Dying ex-Black Panther freed after 40 years in solitary

A terminally ill former Black Panther, who spent 40 years in solitary confinement for murder, was set free Tuesday after a judge reversed his controversial 1974 conviction for murder.

Judge Brian Jackson on Tuesday "ordered that the state immediately release Mr. (Herman) Wallace from custody," according to a copy of the decision obtained by AFP.

He was left the prison in an ambulance at 7:30 pm (0030 GMT), and now "will be able to receive the medical care that his advanced liver cancer requires," his lawyers said.

Wallace, 72, who is dying from liver cancer, is one of the "Angola three," named after a notorious prison where they were held, built on the site of a former plantation worked by slaves from Africa.

The three embraced the Black Panther movement -- a black, revolutionary socialist organization -- while already in prison for lesser crimes.

They were active in organizing sit-ins and other protests to demand desegregation and better protection of inmates against abuses.

At the time, the prison had no black guards and a reputation as one of the most violent in the United States.

Wallace, who was behind bars for armed robbery, and fellow Panther Albert Woodfox, were sentenced to life after being convicted of stabbing a white prison guard to death in 1972.

A third, Robert King, was never charged but blamed for the murder nonetheless and, like Wallace and Woodfox, placed in solitary confinement. He was released after 29 years.

According to Wallace's defense counsel, the charges against him rested on the "incoherent" testimony of four prisoners who later retracted their statements.

No fingerprints taken from the scene matched those of the men convicted of the crime, and witnesses said they were working in another part of the prison.

With his health deteriorating, Wallace wrote in July to Judge Jackson to plead for an expedited review of his case, noting that it had been three and a half years since he had filed a habeas corpus petition and no action had been taken.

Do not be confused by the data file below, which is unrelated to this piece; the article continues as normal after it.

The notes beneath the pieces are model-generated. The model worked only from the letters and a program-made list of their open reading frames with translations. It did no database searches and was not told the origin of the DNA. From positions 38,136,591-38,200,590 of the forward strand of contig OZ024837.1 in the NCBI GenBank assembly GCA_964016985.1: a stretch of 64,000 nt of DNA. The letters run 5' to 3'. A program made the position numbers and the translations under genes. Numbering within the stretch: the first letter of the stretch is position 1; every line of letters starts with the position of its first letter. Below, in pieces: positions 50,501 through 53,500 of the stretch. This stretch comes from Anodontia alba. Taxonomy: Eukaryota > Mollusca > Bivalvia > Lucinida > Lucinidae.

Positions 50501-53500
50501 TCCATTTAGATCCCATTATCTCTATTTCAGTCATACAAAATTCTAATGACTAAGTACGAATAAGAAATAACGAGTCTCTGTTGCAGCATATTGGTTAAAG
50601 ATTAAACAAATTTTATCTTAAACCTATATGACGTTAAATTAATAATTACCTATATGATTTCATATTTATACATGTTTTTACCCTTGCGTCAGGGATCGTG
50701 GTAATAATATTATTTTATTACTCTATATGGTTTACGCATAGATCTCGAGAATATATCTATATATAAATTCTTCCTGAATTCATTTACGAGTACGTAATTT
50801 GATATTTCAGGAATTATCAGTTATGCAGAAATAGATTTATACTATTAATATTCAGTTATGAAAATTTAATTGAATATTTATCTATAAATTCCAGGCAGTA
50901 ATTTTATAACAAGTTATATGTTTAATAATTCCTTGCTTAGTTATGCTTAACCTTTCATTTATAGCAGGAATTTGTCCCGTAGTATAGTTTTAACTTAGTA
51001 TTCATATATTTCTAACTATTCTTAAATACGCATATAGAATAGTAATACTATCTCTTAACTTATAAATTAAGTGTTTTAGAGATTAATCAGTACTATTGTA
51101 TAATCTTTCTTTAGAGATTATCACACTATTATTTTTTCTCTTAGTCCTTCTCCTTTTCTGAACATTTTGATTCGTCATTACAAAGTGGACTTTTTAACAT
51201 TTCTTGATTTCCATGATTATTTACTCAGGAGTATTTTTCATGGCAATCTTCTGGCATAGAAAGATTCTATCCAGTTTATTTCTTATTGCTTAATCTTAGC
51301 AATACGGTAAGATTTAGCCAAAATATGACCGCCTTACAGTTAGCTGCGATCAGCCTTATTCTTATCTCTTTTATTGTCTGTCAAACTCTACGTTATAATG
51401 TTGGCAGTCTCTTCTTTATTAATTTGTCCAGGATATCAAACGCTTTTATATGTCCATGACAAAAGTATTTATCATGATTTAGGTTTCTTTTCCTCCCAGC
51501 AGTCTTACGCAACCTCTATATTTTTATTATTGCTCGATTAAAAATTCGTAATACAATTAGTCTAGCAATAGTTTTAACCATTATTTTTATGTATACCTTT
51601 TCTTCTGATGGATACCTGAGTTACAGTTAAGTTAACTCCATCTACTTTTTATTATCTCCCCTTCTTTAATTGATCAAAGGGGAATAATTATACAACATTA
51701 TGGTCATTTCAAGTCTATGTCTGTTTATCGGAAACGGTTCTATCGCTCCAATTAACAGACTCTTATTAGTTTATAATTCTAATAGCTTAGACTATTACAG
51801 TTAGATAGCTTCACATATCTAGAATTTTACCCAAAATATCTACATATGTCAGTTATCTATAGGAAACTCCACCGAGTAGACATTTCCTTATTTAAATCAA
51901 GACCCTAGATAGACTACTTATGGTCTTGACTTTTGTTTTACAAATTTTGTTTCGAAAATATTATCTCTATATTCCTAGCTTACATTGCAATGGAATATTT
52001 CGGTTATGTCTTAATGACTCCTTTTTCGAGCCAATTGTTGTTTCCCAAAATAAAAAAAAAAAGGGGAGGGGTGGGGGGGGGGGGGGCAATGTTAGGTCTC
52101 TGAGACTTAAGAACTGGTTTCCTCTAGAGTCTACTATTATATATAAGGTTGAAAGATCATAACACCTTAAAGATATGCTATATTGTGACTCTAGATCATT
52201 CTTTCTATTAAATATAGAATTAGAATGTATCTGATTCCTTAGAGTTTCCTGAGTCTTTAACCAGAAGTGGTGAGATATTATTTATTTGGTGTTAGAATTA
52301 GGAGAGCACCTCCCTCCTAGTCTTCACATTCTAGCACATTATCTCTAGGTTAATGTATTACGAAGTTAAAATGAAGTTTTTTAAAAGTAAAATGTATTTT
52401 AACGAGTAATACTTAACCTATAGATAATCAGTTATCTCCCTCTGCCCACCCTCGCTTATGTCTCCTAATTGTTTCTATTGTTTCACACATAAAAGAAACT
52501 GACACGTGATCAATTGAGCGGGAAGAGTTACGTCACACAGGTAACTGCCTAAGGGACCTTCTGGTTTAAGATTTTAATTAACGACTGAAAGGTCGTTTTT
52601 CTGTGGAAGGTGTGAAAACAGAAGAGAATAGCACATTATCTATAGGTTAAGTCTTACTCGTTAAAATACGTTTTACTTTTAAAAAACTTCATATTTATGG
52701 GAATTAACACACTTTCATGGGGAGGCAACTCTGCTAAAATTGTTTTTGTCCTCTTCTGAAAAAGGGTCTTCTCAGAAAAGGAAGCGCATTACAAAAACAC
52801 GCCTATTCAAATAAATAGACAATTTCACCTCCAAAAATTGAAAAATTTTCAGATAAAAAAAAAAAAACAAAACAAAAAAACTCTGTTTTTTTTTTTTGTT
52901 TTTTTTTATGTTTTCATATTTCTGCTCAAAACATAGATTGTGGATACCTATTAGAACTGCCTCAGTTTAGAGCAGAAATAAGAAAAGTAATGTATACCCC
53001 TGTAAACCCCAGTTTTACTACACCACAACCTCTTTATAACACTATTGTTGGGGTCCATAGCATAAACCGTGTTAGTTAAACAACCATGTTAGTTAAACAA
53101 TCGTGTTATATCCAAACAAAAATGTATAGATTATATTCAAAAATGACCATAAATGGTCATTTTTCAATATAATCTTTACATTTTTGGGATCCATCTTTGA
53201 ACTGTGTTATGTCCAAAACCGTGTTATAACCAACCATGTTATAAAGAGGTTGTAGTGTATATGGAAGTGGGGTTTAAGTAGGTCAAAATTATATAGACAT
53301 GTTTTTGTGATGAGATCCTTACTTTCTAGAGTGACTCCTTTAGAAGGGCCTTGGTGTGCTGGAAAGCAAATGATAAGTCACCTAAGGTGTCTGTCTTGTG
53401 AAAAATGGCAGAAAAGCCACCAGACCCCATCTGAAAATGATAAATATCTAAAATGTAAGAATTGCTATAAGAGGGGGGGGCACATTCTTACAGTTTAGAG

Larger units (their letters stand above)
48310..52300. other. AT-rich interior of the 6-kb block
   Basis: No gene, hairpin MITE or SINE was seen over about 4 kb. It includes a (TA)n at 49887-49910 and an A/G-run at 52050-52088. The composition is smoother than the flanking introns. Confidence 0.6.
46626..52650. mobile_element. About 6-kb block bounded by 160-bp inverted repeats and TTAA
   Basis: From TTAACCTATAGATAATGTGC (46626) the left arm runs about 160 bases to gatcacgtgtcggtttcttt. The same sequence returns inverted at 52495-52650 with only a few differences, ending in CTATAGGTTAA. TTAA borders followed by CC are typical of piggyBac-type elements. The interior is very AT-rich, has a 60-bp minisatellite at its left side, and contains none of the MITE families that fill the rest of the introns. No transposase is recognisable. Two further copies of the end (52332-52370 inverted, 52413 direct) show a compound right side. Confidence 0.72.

On Tuesday, Jackson voided Wallace's "conviction and sentence, on the ground that systematic exclusion of women from the grand jury that indicted him violated the Fourteenth Amendment's guarantee of equal protection of the laws."

Jackson also ordered Louisiana to decide within 30 days if it intends to reprosecute Wallace.

Later Tuesday, the judge rejected an appeal from the prosecutor's office, ruling that Wallace has served four decades "under a conviction and sentence based on an unconstitutional indictment" and, given his age and poor health, was unlikely to be a "a flight risk or a danger to the public."

Louisiana's governor's office and the state attorney general were unavailable for comment.

Amnesty International, which had called for Wallace's release, cheered the decision even as it lamented that it came only as he "is dying from cancer with only days or hours left to live.

"No ruling can erase the cruel, inhuman and degrading prison conditions he endured for more than 41 years -- confined alone to a tiny cell for 23 hours a day," the group's executive director, Steven Hawkins, said in a statement.

Meanwhile, Wallace's defense team pledged that "litigation challenging Mr. Wallace's unconstitutional confinement in solitary confinement for four decades will continue in his name."

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